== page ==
My mother was my lucky charm, and even her magical touch did not save me.

  4. N Says:

    It’s funny, because I don’t believe in luck, but I’m still superstitious. I guess I believe in bad luck, if it’s possible only to believe in that.

    I do think it’s always good to keep an open mind, though, and that the power of placebo is a big one. And that, most of all, if something helps make us more comfortable, then it is good.


  5. Ah, I agree with a lot of things you say. Some people have offered me lucky charms during TTC/IF and I’ve always accepted them. Sometimes I did put them away again after it obviously didn’t make any difference at all… But I’m currently wearing this round silver-colored ball around my neck that makes a soft tinkling sound. My sister-in-law gave it to me just after ET. During the wait for the first u/s I was reading a sad m/c story and then suddenly the ball made a sound and it somehow gave me the feeling that my baby wanted me to know that he/she was still there… Strange, I know. I don’t wear it every day, but still pretty regularly.

  6. MrsJoyner Says:

    I have some things that are lucky..But I think more than that they ARE lucky is the positive thinking that goes into believing they are lucky. I do believe in God, so that helps too, but I don’t think you have to have a lucky charm. I don’t think they can hurt and if they help a person’s mental state, then so be it.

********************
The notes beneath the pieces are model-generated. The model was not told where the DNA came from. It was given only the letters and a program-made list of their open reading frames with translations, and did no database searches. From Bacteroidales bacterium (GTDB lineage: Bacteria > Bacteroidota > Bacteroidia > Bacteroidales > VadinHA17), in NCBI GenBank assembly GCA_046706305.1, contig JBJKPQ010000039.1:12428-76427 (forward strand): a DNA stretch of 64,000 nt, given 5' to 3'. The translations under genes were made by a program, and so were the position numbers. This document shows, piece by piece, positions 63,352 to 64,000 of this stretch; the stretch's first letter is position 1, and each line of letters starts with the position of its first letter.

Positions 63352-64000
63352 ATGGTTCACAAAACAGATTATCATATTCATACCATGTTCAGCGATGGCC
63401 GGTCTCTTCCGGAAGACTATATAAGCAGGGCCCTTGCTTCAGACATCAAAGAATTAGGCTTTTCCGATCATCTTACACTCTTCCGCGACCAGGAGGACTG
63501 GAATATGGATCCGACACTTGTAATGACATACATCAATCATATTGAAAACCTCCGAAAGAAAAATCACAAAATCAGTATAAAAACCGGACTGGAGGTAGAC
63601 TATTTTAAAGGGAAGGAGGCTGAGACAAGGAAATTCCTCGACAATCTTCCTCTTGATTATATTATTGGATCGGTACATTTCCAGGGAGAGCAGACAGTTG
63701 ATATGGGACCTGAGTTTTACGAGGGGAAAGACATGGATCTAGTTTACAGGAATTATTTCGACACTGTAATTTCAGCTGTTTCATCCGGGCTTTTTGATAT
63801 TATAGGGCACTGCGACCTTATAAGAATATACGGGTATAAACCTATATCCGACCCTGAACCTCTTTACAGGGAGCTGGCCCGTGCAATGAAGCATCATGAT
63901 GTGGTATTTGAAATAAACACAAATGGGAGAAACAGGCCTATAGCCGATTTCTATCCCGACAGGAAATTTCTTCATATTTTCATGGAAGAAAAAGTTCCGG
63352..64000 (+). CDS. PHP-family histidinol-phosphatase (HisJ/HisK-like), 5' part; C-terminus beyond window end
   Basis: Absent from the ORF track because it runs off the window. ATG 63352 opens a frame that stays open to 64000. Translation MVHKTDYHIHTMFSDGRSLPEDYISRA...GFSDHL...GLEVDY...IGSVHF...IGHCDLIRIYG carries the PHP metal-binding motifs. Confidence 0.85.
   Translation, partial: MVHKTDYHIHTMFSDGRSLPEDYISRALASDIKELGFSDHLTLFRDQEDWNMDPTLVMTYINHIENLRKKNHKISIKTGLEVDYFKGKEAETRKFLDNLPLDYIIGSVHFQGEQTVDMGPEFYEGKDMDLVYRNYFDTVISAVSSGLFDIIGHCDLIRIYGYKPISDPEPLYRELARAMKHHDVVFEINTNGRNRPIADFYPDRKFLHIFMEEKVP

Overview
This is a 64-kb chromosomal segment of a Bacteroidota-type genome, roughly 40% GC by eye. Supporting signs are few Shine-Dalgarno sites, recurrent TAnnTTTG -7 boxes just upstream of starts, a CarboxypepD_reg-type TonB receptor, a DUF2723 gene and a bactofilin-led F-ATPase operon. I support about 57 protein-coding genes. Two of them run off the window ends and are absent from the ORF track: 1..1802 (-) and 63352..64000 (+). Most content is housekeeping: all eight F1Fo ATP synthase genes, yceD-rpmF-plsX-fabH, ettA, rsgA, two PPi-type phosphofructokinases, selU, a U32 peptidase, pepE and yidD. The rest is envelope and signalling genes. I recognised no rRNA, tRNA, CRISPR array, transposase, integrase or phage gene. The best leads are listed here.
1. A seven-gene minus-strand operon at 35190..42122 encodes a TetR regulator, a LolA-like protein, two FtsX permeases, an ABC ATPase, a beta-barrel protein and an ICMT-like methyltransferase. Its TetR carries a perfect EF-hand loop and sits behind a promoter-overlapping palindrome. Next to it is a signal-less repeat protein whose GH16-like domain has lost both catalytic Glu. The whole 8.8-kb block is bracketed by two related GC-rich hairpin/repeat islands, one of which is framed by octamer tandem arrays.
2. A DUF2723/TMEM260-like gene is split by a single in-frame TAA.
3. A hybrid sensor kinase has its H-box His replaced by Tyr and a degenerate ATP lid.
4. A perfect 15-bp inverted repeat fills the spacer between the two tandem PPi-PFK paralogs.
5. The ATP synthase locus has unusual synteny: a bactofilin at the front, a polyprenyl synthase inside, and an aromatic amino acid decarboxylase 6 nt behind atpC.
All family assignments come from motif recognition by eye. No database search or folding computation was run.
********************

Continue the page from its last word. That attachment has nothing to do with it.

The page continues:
PS: Thank you so much for the comment on my blog!!

  7. Cat Says:

    I agree with you about luck being the randomness and chaos of it all, but I’d be lying if I tried to claim not to be superstitious. Unless someone knows a different work for it that doesn’t have the negative, Old World connotations. For my FET transfer I wore a pair of the socks I got from a friend who was pregnant, thinking they might help. I got a BFP but m/c at 5 weeks (much like her first pregnancy, actually). A friend gave me a “Mom” charm bracelet after that BFP that I refused to wear until we saw the heartbeat on the u/s, which we never did so now it’s put away. This fresh cycle #2 I did my monitoring at a different clinic, had all my b/w done from my right arm (all the others had been from my left), and I wore my new favorite socks to both ER and ET (there must be something about socks). So far so good as I got a BFP yesterday.